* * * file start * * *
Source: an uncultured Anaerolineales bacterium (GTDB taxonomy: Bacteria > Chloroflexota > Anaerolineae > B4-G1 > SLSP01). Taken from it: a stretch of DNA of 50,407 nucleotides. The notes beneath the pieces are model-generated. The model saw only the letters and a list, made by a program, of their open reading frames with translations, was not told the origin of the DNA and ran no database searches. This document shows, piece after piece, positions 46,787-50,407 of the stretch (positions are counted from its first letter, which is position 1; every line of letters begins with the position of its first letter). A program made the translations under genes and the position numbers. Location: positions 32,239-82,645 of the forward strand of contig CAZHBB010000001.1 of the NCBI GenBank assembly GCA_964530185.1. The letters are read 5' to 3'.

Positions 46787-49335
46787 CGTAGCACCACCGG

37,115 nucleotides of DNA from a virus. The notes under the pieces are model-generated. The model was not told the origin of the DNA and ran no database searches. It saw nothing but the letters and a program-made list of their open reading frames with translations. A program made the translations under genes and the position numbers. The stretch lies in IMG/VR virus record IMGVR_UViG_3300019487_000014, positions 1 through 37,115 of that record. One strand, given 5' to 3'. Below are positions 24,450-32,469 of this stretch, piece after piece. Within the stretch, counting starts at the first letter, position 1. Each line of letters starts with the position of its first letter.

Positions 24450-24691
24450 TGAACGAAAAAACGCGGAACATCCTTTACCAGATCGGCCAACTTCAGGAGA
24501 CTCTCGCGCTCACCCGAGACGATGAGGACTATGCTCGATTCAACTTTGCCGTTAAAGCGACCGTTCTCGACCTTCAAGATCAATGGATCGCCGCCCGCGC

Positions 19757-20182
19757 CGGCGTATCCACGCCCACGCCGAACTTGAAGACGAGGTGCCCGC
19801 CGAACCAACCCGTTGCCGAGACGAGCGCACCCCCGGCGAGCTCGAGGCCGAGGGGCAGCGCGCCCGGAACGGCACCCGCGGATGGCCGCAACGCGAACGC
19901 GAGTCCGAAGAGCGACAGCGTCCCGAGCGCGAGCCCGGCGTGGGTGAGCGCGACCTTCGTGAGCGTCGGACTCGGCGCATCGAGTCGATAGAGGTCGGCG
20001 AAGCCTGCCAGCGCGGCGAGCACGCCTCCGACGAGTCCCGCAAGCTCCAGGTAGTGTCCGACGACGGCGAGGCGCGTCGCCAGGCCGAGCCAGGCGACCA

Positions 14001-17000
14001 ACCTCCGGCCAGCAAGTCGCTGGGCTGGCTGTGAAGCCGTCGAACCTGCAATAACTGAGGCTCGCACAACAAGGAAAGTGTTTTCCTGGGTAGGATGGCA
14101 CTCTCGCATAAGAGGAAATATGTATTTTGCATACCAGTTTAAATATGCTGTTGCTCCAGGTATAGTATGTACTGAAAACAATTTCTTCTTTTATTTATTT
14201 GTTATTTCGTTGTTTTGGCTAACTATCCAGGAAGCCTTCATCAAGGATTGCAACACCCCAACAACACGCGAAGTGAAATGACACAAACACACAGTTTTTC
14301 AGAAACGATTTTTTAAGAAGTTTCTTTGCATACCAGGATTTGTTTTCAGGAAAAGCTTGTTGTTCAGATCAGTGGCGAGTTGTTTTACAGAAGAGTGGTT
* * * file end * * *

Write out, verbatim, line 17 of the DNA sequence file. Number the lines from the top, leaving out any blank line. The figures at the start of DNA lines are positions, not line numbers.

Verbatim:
14301 AGAAACGATTTTTTAAGAAGTTTCTTTGCATACCAGGATTTGTTTTCAGGAAAAGCTTGTTGTTCAGATCAGTGGCGAGTTGTTTTACAGAAGAGTGGTT